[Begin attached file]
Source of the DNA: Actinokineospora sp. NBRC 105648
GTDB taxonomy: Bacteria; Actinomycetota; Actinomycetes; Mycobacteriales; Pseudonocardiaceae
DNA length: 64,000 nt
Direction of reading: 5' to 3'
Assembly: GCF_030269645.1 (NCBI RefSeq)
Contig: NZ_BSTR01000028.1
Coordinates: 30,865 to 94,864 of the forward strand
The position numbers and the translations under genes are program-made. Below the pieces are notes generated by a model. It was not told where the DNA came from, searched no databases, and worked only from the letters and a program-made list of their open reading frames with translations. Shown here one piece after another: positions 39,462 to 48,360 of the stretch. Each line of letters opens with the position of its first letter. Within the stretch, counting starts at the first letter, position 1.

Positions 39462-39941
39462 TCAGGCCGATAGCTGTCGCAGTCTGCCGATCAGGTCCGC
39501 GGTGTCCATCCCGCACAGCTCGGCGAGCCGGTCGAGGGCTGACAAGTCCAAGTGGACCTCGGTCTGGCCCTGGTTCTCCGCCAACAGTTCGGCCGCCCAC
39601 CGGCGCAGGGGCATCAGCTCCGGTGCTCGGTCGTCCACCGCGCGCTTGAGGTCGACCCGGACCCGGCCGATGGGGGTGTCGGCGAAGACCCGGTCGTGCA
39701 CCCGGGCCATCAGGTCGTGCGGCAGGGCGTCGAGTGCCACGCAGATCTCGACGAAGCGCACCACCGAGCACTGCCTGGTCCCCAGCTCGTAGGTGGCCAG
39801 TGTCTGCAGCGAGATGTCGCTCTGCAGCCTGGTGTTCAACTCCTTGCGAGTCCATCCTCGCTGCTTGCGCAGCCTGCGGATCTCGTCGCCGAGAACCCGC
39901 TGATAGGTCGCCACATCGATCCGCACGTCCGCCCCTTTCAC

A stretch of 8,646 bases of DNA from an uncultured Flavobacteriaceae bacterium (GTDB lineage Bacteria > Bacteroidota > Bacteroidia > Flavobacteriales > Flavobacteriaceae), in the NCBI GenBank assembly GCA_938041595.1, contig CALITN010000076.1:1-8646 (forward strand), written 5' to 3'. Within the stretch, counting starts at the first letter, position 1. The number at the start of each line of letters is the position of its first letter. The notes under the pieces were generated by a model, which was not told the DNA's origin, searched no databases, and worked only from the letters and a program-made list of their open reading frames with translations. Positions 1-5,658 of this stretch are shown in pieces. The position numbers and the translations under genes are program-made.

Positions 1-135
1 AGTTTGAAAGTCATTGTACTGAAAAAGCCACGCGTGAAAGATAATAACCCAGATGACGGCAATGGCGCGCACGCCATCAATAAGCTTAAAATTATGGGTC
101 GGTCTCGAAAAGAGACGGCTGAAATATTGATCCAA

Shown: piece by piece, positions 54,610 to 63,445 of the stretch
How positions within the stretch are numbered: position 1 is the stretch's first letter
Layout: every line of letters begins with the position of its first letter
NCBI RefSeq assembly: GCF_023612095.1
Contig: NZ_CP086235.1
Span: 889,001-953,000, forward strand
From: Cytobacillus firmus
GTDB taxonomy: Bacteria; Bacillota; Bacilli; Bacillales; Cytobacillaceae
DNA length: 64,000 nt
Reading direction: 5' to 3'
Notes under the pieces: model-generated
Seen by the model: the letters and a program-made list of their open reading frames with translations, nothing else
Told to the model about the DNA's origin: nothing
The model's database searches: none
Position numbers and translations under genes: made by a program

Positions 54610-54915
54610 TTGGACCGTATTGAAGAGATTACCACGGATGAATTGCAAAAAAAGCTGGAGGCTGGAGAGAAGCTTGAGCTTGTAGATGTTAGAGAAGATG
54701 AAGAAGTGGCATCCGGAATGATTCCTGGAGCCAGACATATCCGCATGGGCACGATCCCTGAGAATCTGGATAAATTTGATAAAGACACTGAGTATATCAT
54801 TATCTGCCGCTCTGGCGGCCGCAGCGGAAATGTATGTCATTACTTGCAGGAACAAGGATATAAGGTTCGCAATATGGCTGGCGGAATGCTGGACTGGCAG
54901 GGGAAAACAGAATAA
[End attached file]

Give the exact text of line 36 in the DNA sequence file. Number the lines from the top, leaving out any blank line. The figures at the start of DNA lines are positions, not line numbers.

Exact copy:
54610 TTGGACCGTATTGAAGAGATTACCACGGATGAATTGCAAAAAAAGCTGGAGGCTGGAGAGAAGCTTGAGCTTGTAGATGTTAGAGAAGATG